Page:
Neither one still has a jacket or shoes. Amy moves to unbutton her own blouse. "No," Nancy says from above, and Amy stills in surprise.
Nancy undoes the buttons languidly and drags her tongue up from the waistband of the skirt to the bottom of the functional black bra. Amy's stomach trembles and she makes her hands into fists to keep from touching. She wants to touch.
Naked, they clash like swords. The curtains are open and the steady white light from a streetlight pours in. Nancy doesn't know if there are neighbors or if they might be the kind to watch. "So good," Amy purrs in her ear. Everything between them is already hidden in plain sight.
Amy bites her shoulder hard enough that it will leave a mark for days. Nancy tries to catch her wrists but fails and finds herself on her back, Amy's tongue rough and teasing on her nipples. There, and then gone. Her hands are in Amy's hair-- half pushing, half pulling. A second or an hour later Amy's tongue moves past her navel and lower and Nancy feels herself groan. The blood in her ears is loud, louder; Amy hums against her clit and runs restless hands over the muscles of Nancy's calves. Nancy comes hard and fast, arching her body off the bed; her hands never leave Amy's hair.
Amy raises her head, her mouth twisting into a smile. Nancy raises her knee, sliding it up between Amy's legs and the smile thins. She sucks a breath in between her teeth. Her pale skin is almost translucent in the light, but wherever Nancy has touched there are faint pink marks. She starts to rock against Nancy's thigh but is deftly flipped so she lies supine.
Nancy kisses her hard and drives two fingers into her at the same time. There is no time to breathe or to think. Amy moves sinuously, keenly. Nancy can feel the vibrations build under her and angles her hand to press harder. A deep flush spreads like blood over Amy's chest; she cries out once and pulls Nancy in for a kiss, holding her there by gripping the nape of her neck.
They lay without touching, limbs wrapped in the crumpled bedsheets.
"What about Josh?" Nancy hears her voice as if from somewhere far away.
"What about him?"
"Wouldn't he have something to say about this?"
"Probably. You want to call him and ask?"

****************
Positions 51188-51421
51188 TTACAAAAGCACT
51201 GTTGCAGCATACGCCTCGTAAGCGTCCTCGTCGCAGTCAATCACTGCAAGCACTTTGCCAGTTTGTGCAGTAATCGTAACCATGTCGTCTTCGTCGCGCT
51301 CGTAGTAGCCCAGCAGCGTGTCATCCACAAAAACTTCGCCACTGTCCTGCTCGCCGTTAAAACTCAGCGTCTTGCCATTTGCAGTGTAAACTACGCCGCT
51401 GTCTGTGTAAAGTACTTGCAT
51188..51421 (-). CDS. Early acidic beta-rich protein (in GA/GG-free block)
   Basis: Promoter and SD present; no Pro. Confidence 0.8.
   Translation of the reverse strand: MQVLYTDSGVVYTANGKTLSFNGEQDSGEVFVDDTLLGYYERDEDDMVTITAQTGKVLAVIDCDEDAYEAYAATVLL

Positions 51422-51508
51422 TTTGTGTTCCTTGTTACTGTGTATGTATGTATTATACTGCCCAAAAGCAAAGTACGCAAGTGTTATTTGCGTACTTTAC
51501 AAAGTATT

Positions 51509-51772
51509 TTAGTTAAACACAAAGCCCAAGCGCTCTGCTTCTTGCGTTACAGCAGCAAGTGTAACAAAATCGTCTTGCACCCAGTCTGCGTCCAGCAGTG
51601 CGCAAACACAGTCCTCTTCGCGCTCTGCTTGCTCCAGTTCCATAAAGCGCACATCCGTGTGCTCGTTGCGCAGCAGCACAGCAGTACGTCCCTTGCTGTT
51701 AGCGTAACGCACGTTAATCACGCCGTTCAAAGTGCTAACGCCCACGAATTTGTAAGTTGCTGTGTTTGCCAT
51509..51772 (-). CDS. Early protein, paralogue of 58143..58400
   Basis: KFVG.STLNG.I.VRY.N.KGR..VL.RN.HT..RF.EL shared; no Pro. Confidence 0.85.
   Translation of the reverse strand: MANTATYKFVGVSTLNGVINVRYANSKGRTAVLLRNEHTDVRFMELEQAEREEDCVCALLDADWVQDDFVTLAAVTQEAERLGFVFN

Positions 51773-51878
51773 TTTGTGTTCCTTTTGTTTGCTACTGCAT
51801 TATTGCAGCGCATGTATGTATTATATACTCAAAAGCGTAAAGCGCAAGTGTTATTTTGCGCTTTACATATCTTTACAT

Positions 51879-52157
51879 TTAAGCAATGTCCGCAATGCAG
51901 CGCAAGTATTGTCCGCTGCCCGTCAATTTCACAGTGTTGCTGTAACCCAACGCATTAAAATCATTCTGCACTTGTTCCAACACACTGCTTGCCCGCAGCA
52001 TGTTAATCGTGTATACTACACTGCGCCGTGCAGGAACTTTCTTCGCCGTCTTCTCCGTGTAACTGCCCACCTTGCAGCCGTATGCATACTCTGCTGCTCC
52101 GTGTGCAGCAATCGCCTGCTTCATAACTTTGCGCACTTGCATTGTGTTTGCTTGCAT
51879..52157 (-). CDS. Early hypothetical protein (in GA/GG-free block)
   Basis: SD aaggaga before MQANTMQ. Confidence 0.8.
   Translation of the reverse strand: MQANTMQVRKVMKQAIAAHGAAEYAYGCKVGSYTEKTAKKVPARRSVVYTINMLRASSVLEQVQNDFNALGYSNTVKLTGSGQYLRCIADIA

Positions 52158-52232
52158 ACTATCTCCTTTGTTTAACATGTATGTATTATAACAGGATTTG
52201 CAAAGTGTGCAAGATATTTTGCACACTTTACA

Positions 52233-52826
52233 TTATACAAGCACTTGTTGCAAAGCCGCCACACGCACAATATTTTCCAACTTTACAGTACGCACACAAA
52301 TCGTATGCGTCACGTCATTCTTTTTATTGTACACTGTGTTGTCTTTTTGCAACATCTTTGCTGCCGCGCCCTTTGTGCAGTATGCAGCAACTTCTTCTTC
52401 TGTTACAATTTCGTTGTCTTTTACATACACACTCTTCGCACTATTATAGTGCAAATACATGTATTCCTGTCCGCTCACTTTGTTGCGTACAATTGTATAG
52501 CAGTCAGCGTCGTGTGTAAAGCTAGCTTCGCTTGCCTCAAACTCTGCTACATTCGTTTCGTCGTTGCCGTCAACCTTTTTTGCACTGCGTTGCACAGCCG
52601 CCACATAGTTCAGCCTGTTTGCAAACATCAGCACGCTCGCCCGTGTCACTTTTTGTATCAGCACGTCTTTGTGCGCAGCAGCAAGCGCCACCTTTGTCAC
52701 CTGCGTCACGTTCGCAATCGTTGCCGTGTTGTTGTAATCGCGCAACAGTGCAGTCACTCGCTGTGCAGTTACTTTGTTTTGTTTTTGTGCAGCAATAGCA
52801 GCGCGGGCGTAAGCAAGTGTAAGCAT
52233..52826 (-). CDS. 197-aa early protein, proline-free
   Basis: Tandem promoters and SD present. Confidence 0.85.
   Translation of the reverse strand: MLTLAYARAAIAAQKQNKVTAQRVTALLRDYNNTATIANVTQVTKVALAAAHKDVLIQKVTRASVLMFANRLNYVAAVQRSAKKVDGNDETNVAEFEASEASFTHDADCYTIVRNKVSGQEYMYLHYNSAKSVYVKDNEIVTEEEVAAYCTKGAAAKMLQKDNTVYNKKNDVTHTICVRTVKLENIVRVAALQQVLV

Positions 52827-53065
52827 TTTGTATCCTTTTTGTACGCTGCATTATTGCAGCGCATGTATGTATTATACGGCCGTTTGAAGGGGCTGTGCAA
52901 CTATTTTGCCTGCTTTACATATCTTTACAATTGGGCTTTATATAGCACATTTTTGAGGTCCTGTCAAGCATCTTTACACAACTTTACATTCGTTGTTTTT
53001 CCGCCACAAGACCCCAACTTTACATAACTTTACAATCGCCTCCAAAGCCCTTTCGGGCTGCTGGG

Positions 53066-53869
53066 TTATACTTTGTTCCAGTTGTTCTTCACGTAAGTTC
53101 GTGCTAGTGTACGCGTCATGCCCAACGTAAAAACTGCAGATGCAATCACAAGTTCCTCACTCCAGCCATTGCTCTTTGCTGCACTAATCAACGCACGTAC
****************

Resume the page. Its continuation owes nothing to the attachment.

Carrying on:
Amy sighs and rolls over. There is some vindication in her need to explain. "Josh and I are... complicated."
When nothing else follows, she responds. "So I gathered."
Amy blows a long breath through her teeth. "We enjoy each other's company. We have similar interests and ambitions and dreams. He tried to take me to Tahiti. It's just, it's..." Her voice fades like the repeated last chords of a song.
"Yeah, it's complicated."
It is not, exactly, that she wants Amy's pain. She also doesn't want to be told that she is selling people out to save lives. There is an appealing innocence about Amy's fumbling inability to make her choices.
"So complicated you had to sleep with someone else to make it clear?"
Amy recoils, stung. She is used to being able to say no to the unethical options. "I didn't coerce you into coming here or ending up in my bed."
"No, you didn't." Would you have?
Nancy dresses quickly, her back to the bed and the woman in it. She thinks about offering Amy something on the way out, a quick phrase to dismiss it all. Instead she stuffs her hose into her purse and doesn't look back. There is the sound of Amy turning in the sheets, presumably to face the wall.
She drives home with the windows down, the air smelling of exhaust and live things in damp soil. The air smells nothing like the woman she has just left. She turns up the radio and drums her fingers on the wheel; the beat is fast and hard.
She is remorseless and very awake in the humid night. As the Stones roll over into Zeppelin, it suddenly comes to her how she will handle the upcoming address on immigration screenings. She presses the pedal harder, eager to capture the idea as it forms. The severe lines of liveoaks and longleafs whip by.
There is fresh ground coffee at home and she feels ready to go all night.
"I know I would die if I could come back new." http://thestylus.topcities.com